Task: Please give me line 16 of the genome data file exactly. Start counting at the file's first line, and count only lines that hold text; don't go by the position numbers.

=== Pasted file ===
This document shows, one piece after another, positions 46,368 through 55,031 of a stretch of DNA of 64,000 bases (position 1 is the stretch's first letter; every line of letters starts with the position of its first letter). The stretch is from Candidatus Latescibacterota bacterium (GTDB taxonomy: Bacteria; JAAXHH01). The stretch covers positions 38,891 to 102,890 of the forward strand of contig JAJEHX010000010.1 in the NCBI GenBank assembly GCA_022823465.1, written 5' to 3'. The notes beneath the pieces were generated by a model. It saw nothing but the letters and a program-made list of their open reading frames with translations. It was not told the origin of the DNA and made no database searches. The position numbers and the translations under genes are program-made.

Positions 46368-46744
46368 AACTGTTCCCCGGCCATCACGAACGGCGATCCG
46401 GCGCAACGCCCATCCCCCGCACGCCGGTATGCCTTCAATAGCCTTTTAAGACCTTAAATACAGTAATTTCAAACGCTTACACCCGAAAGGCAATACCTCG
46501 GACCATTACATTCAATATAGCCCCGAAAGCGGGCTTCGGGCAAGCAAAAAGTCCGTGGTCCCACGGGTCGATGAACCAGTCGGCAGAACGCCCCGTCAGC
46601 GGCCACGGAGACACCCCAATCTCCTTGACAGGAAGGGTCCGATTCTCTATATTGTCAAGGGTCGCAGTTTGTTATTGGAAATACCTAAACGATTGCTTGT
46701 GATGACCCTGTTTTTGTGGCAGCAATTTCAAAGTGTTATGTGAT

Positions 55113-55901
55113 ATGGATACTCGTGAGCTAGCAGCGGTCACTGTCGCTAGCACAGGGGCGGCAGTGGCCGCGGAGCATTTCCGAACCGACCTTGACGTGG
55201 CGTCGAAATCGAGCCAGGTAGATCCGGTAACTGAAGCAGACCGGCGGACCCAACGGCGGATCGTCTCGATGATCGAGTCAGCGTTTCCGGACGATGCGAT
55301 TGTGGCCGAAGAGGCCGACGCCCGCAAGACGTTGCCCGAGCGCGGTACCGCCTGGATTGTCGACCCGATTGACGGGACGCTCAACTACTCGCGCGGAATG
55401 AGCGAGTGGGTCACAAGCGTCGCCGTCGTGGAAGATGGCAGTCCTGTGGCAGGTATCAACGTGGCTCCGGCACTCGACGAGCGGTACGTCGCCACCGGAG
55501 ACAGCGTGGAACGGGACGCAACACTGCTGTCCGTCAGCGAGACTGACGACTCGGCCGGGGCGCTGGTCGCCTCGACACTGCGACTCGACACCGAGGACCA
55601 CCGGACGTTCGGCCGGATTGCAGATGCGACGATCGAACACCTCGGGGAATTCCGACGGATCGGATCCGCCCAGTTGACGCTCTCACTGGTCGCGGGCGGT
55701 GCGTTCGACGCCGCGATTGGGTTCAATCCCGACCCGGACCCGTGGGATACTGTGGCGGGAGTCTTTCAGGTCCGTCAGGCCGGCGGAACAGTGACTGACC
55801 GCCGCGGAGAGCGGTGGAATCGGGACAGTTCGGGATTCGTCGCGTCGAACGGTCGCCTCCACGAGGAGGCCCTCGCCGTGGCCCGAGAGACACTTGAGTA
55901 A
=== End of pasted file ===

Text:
55801 GCCGCGGAGAGCGGTGGAATCGGGACAGTTCGGGATTCGTCGCGTCGAACGGTCGCCTCCACGAGGAGGCCCTCGCCGTGGCCCGAGAGACACTTGAGTA